16 th May 2008 saw the formation of Pollination Australia, the industry alliance between the honeybee industry and pollination dependent industries. The ABA is both a member of this alliance and is currently providing interim secretariat services. During this first Pollination Australia meeting, serious concern was raised with regard to the Federal Government‟s intention to discontinue support for the National Sentinel Hive Program (NSHP), Australia‟s primary surveillance mechanism for Varroa mite and other incursions affecting honeybees. Consequently , a letter was drafted by both Pollination Australia and the Almond Board of Australia, calling for urgent action to address this issue. Similar letters were also prepared by other Pollination Australia industry members.
A favourable response has been received from the Department for Agriculture, Fisheries and Forestry (DAFF), with agreement to provide a further 12 months support for the program. During this time, consultation will take place between Government and Industry representatives to negotiate a sustainable funding base for this program. A recent 60 Minutes story on “Bees and Varroa” can be downloaded via the link below:
Issued by: House of Representatives Liaison & Projects Office, Thursday 15 May 2008
The committee will take up the work of its predecessor and use the large volume of evidence collected to produce a report expected to be tabled in coming weeks. The committee is not seeking further evidence, but wishes to thank all those who have contributed to the inquiry. Mr Adams said that the evidence presented to the committee had highlighted the challenges facing the industry, especially the challenges of biosecurity, resource security and economic viability. It had also highlighted the research and training needs of the industry and the need to retain and renew human capital in the face of a rapidly ageing apiary workforce. “The Australian honey bee industry faces many challenges, but also real opportunities for growth and development. It is up to governments, the honey bee industry, and the pollination industry more broadly, to work together to ensure that the opportunities are grasped and the challenges overcome for the benefit of all. The industry must build on its base of strong traditions and innovate for a prosperous future.” For media comment: please contact the committee chair, Dick Adams MP , on (02) 6277 4293 or Dick.Adams.MP@aph.gov.au For background information , including the terms of reference, contact the committee secretariat on (02) 6277 4500 or at firstname.lastname@example.org or visit the inquiry website at www.aph.gov.au/pir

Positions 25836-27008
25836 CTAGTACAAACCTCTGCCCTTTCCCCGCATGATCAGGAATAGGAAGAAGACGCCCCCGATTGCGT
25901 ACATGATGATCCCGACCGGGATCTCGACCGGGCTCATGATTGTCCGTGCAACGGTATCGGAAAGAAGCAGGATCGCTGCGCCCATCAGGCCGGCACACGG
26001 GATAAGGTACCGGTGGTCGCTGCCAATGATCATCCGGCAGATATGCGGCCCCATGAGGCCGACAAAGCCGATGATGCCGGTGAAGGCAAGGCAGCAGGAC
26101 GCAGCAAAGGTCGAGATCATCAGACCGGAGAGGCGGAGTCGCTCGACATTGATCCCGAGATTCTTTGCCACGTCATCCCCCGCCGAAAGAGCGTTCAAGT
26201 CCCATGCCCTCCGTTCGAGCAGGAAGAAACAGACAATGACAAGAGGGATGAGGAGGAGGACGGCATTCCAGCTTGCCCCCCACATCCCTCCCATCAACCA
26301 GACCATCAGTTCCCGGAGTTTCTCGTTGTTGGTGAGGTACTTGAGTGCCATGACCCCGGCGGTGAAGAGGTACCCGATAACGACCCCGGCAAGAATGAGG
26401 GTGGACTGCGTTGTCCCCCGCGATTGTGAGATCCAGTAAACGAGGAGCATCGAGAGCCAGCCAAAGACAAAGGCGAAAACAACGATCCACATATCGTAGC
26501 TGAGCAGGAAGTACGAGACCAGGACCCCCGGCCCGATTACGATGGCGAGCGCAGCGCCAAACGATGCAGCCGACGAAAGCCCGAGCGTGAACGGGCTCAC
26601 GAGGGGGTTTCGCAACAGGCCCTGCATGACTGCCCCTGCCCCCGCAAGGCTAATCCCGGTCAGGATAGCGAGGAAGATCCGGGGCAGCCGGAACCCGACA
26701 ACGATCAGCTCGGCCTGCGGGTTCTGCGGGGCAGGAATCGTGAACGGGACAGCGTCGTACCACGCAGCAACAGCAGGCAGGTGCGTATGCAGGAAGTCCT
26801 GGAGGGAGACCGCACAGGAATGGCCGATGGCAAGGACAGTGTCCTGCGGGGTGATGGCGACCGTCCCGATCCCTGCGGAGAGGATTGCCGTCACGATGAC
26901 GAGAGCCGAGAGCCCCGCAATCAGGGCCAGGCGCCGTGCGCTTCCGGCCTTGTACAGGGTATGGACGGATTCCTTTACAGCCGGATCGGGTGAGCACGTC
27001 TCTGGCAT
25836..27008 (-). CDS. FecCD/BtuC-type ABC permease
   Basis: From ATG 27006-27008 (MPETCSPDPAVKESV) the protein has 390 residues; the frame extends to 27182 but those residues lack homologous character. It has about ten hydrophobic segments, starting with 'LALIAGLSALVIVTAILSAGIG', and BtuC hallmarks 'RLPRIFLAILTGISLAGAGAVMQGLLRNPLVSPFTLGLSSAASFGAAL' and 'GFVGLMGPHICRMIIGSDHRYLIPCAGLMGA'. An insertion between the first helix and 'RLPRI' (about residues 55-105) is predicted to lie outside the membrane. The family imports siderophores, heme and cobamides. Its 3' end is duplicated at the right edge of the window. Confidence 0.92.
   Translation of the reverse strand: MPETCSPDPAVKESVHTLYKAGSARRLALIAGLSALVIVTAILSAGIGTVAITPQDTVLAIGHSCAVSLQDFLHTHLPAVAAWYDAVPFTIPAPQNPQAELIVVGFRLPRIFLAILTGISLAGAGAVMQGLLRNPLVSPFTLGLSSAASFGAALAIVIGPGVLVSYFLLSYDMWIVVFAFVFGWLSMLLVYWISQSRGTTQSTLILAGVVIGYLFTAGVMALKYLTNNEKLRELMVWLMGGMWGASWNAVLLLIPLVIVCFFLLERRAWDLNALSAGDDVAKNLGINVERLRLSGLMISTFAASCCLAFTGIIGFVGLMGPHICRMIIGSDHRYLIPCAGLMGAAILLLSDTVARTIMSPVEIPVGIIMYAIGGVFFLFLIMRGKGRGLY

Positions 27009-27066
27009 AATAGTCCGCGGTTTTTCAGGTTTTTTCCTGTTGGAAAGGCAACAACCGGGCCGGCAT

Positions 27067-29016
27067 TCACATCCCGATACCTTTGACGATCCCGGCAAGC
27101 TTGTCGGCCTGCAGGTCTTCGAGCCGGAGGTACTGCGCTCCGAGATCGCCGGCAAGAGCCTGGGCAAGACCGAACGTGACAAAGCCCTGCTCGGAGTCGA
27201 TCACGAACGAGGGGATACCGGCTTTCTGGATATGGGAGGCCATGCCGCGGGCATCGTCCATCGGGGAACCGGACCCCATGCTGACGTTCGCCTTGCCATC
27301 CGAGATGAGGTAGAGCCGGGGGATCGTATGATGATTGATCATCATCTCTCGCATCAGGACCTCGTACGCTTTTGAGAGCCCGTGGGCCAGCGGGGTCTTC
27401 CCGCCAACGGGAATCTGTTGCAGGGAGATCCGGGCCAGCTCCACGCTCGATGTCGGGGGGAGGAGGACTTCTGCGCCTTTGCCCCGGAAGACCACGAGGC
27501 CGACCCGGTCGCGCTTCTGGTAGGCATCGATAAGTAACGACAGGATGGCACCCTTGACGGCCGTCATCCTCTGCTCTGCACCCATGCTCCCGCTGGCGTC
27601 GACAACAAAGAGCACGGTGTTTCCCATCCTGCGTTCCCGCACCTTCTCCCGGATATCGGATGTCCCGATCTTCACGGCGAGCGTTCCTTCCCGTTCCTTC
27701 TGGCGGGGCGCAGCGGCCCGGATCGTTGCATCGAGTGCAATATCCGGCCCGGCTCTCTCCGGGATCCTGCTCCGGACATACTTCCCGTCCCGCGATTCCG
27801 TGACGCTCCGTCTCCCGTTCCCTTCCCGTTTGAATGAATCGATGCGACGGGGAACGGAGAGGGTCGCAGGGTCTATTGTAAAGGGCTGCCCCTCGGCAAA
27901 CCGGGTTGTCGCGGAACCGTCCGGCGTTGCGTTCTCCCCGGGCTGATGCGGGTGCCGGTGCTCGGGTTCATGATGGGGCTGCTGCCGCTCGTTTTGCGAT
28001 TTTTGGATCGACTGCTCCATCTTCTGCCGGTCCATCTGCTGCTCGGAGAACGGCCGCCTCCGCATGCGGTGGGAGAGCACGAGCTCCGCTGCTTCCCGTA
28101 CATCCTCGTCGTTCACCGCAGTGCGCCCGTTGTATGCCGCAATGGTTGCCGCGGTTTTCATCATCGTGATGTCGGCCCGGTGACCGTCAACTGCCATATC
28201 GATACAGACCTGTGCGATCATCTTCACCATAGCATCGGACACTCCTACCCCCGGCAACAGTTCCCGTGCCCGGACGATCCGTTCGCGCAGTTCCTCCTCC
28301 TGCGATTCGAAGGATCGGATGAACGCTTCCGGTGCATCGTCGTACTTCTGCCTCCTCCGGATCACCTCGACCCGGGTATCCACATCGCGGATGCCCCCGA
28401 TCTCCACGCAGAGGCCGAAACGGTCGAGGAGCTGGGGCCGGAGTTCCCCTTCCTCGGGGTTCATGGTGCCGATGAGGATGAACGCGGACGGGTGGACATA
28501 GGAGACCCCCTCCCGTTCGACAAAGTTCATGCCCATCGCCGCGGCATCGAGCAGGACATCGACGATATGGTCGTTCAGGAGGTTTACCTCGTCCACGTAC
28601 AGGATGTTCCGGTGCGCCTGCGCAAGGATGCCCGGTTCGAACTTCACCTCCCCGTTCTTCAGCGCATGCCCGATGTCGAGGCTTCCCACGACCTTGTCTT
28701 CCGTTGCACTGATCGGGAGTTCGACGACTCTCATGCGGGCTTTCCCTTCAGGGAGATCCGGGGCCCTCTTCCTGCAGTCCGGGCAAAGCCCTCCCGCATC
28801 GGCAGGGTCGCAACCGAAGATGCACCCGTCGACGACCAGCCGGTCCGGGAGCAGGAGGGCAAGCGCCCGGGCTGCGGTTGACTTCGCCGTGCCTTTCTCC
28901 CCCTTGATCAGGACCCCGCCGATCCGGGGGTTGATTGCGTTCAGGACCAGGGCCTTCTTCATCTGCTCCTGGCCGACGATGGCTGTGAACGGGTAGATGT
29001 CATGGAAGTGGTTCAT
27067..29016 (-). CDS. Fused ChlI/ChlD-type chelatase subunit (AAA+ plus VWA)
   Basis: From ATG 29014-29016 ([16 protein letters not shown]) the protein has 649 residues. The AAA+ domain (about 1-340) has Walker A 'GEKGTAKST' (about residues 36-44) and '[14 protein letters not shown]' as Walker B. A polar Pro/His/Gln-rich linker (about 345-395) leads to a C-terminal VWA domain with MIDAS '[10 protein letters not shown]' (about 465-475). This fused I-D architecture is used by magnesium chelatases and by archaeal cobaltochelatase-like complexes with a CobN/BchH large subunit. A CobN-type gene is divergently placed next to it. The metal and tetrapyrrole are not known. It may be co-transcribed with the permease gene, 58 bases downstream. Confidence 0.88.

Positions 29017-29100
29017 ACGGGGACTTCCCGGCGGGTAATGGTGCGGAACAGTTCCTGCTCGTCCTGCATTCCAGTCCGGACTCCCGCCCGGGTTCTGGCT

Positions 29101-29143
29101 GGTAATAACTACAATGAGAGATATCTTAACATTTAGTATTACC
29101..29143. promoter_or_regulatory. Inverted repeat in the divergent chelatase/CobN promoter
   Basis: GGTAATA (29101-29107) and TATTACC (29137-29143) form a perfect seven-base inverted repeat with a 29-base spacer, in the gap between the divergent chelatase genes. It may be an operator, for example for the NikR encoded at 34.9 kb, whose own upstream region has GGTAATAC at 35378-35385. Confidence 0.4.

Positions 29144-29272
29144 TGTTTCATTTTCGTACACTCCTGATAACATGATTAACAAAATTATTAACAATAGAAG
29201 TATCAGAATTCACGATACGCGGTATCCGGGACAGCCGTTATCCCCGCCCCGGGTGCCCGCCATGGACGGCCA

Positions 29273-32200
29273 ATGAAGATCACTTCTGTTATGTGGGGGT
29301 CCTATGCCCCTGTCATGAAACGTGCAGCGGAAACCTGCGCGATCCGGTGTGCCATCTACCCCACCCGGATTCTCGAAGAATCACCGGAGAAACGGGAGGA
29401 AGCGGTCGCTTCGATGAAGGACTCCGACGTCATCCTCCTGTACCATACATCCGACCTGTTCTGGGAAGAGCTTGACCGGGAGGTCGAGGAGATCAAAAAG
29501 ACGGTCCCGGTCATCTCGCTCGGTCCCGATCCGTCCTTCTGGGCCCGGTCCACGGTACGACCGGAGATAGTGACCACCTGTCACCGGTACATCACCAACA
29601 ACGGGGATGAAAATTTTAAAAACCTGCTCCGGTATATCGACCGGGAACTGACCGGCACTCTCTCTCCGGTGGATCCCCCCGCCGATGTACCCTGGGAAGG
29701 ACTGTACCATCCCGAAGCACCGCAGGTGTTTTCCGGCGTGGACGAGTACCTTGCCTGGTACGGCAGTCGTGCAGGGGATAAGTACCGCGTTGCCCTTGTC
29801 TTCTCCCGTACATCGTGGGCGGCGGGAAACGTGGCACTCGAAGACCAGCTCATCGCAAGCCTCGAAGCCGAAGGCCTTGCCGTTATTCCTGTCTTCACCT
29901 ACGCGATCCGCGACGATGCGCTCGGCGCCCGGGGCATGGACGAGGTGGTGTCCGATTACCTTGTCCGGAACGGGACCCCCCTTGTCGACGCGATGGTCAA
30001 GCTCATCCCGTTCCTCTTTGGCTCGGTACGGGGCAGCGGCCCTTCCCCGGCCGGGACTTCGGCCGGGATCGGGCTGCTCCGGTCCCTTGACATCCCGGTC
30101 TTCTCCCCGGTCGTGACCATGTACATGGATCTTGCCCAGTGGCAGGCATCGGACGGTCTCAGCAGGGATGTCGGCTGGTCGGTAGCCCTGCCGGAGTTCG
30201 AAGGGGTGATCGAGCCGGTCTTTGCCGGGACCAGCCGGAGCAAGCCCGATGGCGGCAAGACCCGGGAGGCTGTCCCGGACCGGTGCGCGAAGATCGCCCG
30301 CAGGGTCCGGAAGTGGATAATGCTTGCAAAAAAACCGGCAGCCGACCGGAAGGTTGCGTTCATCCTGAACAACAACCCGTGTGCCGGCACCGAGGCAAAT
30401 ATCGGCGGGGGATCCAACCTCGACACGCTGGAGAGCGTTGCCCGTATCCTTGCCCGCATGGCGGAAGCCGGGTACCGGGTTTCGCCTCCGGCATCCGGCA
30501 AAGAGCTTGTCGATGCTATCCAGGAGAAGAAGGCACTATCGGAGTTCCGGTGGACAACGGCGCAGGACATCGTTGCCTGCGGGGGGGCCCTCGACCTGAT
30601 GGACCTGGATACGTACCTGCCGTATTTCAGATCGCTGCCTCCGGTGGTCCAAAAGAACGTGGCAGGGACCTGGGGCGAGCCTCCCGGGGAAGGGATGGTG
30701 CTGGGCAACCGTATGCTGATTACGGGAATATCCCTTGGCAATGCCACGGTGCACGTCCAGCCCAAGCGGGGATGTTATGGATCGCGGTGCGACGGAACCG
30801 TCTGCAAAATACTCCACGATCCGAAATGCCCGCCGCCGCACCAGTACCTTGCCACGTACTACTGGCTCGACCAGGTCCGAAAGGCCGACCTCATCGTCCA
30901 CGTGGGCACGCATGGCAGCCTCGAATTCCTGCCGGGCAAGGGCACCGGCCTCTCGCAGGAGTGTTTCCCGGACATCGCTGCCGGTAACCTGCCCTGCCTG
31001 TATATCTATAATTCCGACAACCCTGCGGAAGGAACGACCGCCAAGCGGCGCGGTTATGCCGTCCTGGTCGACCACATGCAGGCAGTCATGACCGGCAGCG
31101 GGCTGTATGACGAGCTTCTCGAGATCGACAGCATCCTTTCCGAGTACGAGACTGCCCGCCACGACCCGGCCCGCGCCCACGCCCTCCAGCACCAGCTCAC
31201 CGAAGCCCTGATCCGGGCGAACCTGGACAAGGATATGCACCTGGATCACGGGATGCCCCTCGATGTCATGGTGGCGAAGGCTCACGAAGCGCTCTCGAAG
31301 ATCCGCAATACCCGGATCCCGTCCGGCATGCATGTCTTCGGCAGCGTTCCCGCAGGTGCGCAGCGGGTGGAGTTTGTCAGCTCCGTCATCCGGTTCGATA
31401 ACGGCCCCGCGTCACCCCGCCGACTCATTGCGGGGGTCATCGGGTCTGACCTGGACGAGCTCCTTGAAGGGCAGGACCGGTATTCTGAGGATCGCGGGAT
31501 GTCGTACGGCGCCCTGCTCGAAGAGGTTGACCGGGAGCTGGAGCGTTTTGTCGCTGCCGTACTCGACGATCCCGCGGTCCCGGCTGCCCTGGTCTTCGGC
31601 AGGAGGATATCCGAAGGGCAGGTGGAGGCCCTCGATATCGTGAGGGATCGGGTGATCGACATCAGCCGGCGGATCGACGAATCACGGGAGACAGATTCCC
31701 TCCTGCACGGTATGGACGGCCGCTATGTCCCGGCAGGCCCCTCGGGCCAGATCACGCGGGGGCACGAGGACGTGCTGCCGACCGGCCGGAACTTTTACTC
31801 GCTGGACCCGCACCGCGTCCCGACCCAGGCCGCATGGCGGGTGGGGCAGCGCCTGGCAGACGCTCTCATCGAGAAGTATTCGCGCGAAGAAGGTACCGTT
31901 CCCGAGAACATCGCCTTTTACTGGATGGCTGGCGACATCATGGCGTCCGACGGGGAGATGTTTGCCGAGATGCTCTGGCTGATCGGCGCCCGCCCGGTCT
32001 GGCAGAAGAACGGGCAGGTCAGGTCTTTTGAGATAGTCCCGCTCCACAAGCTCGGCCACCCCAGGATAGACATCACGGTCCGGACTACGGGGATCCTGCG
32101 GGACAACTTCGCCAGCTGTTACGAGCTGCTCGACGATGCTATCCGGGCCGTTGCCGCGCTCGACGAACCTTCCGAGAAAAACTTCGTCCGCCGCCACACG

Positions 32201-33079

The House of Representatives Primary Industries Committee has resumed its inquiry into the future development of the Australian Honey Bee Industry . Announcing the relaunch of the inquiry, Committee Chair Dick Adams said: “Bees are vital to the future of Australian agriculture and the economy. We must do all we can to ensure the future viability of the Australian honey bee industry. We must also protect Australian honey bees from the impact of invasive pests and diseases such as Varroa Destructor. If Varroa reaches our shores it has the potential to devastate our agricultural industries.” The inquiry has examined the honey bee industry in terms of: · Its current and future prospects; · Its role in agriculture and forestry; · Biosecurity issues; · Trade issues; · The impact of land management and bushfires; · The research and development needs of the industry; and · Existing industry and government work that has been undertaken for the honey bee industry.
The committee had received 91 submissions and conducted six public hearings for its previous inquiry into the honey bee industry during the 41st Parliament.
Issued by: Andrew Dawson, Media Adviser, Liaison & Projects Office, House of Representatives Tel: (02) 6277 2063 wk, 0401 143 724 mob